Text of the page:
We were met with lovely spring weather in Tihany, and on Sunday we hit the ground running with a lecture on geomagnetic measurements presented by Jürgen Matzka. Detailed talks on observatory instrumentation was given by Hegymegi Lászlo and Domján Ádám on the second day of the programme. Another lecture that stood out was that on Data Processing, presented by Christopher Turbitt from the British Geological Survey. Practical sessions were held by Alan Berarducci at the Tihany observatory, which included DI measurements and Sun shots. Barbara Leichter from GeoSphere Austria and Balazs Heilig from the IEPSS did a fantastic job in organising everything, and guiding us from event to event. Hats off to them, I think it must’ve felt like herding cats! Monday evening we were treated with goulash and some of the local wine at Ferenc Pince overlooking Lake Balaton. Here I could’ve easily stayed for the rest of the week, absolutely marvelous food and company, the Hungarians are fabulous hosts.

Throughout these lectures and social events we had the chance to engage with other members in the geomagnetic observatory network, and I cannot overstate how important these face-to-face interactions are for those still new in the field: The knowledge and connections I’ve gained pertaining to the development and maintenance of geomagnetic observatories are invaluable, and I want to thank the organisers for creating this opportunity for us.

The train from PhD to PostDoc #2

In this new series, we are asking postdocs who have recently received their PhDs on the whens and hows
of the process.

Our interviewee for today's blog is Dr. Hannah Rogers, a postdoc at ISTerre, Universite Grenoble Alpes. She did her PhD at the University of Edinburgh, Scotland. She works on applying mathematical methods to the inversion process that produces core surface flow models from satellite magnetic field change (secular variation) data. Currently she is a member of the GRACEFUL ERC grant, looking at incorporating weighted averages of satellite data to improve stochastic flow models. One day she hopes to use the secular variation to constrain the regional dynamics happening under the seismic anomalies observed at the base of the mantle.

When is the right time to start looking for a postdoc?

This is a very difficult question as I don’t think that there is a ‘right’ time. Unfortunately, there is an element of luck and good timing depending on who gets funding when. Personally, I started thinking about postdocs and future jobs about 7 months before my thesis submission because I wanted to contact people who I had never met (Covid-19 limited conference interactions) and I would have struggled to fund a prolonged career gap. I had multiple rejections and was applying to jobs outside of academia as well. Be flexible and consider what your priorities are: is it staying in the country you live or staying in academia or staying within your direct discipline? It is okay to apply for multiple positions and decide which way you rank them later.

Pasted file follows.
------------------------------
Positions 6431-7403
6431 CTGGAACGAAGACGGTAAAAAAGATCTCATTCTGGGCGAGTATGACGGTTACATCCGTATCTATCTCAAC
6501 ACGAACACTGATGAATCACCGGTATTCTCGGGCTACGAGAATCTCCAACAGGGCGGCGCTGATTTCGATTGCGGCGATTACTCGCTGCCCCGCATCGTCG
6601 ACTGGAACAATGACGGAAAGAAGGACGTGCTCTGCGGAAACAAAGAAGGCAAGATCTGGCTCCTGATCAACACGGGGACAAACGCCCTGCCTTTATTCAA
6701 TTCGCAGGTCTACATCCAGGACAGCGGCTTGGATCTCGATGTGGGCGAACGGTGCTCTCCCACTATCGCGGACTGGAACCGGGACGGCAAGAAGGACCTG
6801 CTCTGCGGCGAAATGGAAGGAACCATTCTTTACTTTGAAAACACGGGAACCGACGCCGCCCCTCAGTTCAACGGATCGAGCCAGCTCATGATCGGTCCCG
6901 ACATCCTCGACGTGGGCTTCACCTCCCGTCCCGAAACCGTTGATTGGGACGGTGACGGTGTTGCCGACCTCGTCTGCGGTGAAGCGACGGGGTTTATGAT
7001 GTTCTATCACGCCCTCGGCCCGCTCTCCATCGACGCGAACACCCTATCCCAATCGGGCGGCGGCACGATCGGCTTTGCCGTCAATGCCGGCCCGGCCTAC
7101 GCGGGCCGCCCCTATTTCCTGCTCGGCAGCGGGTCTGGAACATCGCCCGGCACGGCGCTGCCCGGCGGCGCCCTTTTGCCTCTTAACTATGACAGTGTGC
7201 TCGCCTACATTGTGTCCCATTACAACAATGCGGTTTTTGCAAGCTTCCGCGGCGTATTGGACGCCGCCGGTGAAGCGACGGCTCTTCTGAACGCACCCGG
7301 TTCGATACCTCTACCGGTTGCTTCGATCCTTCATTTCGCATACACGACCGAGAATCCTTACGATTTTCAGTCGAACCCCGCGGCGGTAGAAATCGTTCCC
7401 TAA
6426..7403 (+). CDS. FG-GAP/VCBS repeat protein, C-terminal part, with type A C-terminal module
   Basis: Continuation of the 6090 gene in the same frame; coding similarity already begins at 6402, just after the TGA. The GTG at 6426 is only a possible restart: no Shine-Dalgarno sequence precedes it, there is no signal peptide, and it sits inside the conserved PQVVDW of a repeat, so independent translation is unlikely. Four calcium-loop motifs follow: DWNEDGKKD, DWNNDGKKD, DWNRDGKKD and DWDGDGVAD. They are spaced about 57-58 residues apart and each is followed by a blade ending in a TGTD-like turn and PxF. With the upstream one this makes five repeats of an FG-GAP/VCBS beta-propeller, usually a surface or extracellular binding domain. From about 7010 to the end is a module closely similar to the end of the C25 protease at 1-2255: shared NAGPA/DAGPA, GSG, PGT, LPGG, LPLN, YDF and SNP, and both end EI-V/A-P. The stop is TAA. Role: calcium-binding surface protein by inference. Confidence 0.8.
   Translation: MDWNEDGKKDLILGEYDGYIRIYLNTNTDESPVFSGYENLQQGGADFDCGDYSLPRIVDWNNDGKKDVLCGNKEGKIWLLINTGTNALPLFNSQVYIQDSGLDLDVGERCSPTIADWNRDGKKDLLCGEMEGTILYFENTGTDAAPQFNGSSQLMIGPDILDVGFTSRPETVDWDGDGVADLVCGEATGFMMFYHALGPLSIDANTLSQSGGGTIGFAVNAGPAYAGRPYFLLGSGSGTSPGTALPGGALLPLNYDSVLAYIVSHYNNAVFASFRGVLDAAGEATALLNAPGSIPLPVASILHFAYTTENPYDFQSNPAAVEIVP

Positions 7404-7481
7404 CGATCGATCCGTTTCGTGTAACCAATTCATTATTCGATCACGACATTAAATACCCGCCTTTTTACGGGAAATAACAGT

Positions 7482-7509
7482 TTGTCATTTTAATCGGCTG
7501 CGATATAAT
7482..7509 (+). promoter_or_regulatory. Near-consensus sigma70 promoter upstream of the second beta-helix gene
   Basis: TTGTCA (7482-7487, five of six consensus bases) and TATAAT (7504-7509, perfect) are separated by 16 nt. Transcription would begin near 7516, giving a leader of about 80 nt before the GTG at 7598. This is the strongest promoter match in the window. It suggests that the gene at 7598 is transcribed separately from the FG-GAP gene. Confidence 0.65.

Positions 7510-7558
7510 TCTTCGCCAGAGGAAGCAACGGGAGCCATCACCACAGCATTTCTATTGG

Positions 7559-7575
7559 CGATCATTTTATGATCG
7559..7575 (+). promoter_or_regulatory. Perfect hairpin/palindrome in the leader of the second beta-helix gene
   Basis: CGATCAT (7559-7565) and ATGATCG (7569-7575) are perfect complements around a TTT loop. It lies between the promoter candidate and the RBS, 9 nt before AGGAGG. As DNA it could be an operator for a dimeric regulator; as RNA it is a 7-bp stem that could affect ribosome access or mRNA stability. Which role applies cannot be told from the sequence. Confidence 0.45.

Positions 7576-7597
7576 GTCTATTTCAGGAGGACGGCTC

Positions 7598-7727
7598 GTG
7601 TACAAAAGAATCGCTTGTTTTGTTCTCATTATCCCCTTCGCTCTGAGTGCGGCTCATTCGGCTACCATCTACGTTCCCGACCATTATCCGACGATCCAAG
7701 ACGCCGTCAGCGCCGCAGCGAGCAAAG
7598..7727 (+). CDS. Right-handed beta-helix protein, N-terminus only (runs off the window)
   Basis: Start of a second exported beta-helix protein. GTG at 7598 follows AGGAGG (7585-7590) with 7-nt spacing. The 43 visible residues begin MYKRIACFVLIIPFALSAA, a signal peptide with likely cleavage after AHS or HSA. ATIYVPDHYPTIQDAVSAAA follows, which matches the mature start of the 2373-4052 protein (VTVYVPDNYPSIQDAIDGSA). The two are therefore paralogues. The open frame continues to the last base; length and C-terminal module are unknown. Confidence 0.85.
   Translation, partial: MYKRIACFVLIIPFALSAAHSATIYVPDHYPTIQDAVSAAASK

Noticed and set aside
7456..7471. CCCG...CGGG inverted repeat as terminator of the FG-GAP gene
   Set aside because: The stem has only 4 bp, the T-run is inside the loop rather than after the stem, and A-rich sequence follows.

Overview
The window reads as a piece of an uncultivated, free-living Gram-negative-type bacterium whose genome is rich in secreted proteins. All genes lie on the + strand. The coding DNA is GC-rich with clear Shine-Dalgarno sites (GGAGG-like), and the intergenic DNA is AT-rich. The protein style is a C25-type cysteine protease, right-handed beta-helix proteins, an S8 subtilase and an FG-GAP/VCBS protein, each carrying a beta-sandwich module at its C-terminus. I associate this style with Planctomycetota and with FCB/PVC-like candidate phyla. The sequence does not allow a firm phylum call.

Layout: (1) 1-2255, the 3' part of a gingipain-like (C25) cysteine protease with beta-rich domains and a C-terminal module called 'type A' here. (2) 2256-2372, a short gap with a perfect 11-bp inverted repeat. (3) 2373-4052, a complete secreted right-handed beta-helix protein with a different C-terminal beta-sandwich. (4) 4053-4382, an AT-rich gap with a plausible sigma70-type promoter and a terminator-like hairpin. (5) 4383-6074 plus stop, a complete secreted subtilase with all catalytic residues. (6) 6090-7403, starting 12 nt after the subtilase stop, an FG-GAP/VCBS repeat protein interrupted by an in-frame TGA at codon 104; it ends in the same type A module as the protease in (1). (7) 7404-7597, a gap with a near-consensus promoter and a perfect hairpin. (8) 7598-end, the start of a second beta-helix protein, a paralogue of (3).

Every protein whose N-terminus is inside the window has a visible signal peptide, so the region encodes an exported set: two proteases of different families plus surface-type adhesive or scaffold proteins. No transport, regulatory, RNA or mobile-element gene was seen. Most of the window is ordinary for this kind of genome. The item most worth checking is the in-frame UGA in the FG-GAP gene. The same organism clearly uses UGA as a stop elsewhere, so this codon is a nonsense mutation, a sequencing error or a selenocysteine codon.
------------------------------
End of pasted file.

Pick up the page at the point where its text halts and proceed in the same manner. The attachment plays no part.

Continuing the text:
Assuming you want to start right after, how to obtain a postdoc position?

Depending on your situation, it is very difficult to start ‘straight after’ the PhD. When I moved country to start my postdoc, visa applications and paperwork coincided with the French holiday period, meaning that I had to delay my ideal start date. Some friends (particularly those staying at the same institution) were able to start immediately with zero problems! However, I’d recommend that you schedule some time to rest for yourself as well. You will have just submitted (probably) the biggest piece of writing from (probably) one of the most stressful periods of your life! You deserve to give your brain some rest before diving into the next chapter! 

What changes come between PhD and postdoc?

Quite a lot changed for me between my PhD and postdoc – new country, new day-to-day language, new department, new coding language, new satellite dataset, new mathematical process…. However, my colleagues are amazing and I feel excited by tackling new problems that I hadn’t seen during my PhD. I feel like I’m juggling a lot more projects as I try to finish papers from my PhD alongside working on my current job and also having to consider what comes next as well. At the end of the day though, I’m still using satellite data to study an interesting inversion process to try and find out more about the Earth’s outer core motion. Personally, the jump to a postdoc has been really positive and I’ve loved it. This is despite the beginning being overwhelming and at moments you question why you do a job that seems more difficult than working outside of academia.

Let us know your questions in the comments you want answers to in the next blog of the series!